Climate change brings hotter, drier winds – ramping up intensity of wildfires in the West
By David Nazar | PBS SoCal
Tuesday, July 10, 2018
LOS ANGELES – It seemed as if Southern California was ablaze in December 2017. Four big wildfires were chewing through wildlands from southern San Diego County to Santa Barbara, scorching hundreds of square miles and destroying or damaging thousands of homes.
It could be a sign of things to come. Many scientists think climate change is a major contributor of wildfires in California and across the nation, particularly in western states like Colorado, Arizona, Nevada and Utah.
“Wildfire is a really interesting sustainability issue,” said Alex Hall, a climate scientist with the Institute of the Environment and Sustainability at UCLA. he also directs the Center for Climate Science and is with the university’s atmospheric and oceanic sciences department.
“For the past 200 years or so, we’ve been burning fossil fuels that has led to an increase in greenhouse gases in the atmosphere,” Hall said. “Greenhouse gases trap heat, and that has led to a steady warming of the planet that has been accelerating in recent decades. Fires are driven by dry and hot winds, and when winds become hotter and drier, that leads to greater fire risk.
“Climate change also … tends to dry out vegetation during our hot summers and it dries it out more as the climate warms more, and so that can create a greater risk for fire as well.”
Hall says it is a challenge trying to fight blazes where hillside wildlands and urban sprawl intersect. These are typically places in and around areas like Los Angeles, Denver, Phoenix and Salt Lake City. LA is the worst of these cities, he says.
“What happened with the fires last season was a great example of what’s to come with fire,” Hall said. “We had a really, really big wet season in 2016-2017, and that led to a buildup of vegetation. That vegetation dried out over the course of a very hot summer in 2017, and then the rainy season did not arrive as it should have, and so by the time we got to December, we had these very hot and dry Santa Ana events that occurred, and that was the perfect condition for a very large fire.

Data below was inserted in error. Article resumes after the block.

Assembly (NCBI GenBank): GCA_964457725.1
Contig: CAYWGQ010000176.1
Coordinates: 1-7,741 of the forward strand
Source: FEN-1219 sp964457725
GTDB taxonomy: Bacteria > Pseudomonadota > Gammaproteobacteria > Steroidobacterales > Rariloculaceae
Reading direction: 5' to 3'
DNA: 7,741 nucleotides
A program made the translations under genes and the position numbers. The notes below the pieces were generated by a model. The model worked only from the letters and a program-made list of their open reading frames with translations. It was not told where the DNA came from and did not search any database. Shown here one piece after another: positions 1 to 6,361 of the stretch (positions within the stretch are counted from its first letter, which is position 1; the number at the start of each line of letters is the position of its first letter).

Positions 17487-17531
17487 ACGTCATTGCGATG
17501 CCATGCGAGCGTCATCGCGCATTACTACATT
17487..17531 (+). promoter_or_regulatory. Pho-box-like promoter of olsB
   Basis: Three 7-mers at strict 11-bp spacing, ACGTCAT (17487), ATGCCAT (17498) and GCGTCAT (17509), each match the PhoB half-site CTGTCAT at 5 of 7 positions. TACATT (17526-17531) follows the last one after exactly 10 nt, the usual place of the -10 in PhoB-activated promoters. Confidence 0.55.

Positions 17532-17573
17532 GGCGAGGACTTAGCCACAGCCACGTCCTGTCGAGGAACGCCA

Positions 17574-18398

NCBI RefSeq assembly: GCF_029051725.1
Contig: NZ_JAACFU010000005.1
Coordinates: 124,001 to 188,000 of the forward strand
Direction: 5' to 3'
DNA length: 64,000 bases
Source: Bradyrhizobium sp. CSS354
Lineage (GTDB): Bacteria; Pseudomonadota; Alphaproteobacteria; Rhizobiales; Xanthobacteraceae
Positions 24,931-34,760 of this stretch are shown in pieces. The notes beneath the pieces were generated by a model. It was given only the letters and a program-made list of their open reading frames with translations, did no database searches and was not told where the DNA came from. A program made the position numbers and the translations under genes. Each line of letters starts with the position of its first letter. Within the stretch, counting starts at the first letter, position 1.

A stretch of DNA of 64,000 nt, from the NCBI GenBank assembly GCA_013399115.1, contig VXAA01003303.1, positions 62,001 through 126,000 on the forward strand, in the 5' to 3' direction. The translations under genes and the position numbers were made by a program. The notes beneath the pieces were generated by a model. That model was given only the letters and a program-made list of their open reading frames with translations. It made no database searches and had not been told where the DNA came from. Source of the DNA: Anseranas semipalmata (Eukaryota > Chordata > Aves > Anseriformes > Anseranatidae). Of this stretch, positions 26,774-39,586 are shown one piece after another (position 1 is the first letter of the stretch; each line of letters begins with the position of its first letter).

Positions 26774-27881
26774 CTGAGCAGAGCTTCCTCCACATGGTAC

“And climate change will increase the frequency of those types of events. Climate change increases the dryness of the winds when they occur. It increases the temperature of the winds when they occur, and it also increases the swings between very wet and dry years. We’re beginning to see the climate-change signal emerge, certainly in the climate record and then at the same time the fires are also becoming unprecedented. We’re seeing fires that are setting records in terms of their size and their intensity, and our ability to manage them is becoming less and less.”
To really get an idea of what Hall is talking about, consider the Thomas Fire in northern Ventura County, the worst California wildfire in state history. It began Dec. 4, claimed two lives, destroyed 1,000 structures and was not fully contained until Jan. 12. Nearly 282,000 acres were charred.